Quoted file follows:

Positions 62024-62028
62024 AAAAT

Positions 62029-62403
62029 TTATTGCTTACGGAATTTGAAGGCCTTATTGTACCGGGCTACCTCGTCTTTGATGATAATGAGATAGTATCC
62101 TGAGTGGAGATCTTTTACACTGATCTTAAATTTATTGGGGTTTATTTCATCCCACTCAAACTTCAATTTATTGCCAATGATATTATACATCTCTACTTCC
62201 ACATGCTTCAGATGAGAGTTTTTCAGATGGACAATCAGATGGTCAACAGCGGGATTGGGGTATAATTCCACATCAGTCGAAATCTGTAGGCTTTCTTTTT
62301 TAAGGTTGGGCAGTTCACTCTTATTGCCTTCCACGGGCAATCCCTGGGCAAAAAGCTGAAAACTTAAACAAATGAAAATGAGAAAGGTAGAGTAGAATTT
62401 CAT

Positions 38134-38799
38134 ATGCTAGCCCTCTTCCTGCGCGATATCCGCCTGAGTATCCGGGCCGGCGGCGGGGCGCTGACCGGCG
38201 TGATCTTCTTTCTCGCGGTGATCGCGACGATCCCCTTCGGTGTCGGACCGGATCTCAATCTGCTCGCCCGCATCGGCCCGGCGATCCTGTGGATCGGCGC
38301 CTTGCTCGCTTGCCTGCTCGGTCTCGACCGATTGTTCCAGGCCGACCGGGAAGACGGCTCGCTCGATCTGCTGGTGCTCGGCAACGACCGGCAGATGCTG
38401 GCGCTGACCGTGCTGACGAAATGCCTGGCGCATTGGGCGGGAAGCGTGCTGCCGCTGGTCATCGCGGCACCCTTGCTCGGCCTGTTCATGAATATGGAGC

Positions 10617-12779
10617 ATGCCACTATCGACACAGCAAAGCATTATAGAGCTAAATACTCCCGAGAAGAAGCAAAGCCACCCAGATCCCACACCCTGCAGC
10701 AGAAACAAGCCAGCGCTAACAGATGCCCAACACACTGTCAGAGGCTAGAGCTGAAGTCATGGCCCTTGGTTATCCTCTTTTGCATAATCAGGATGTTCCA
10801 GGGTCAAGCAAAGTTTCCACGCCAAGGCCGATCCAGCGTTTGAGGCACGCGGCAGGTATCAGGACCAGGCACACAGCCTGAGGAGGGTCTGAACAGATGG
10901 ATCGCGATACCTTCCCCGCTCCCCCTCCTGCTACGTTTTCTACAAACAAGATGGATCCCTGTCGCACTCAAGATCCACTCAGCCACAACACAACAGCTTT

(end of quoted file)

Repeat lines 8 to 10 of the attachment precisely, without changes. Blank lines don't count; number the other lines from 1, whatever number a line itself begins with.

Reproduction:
62401 CAT

Positions 38134-38799
38134 ATGCTAGCCCTCTTCCTGCGCGATATCCGCCTGAGTATCCGGGCCGGCGGCGGGGCGCTGACCGGCG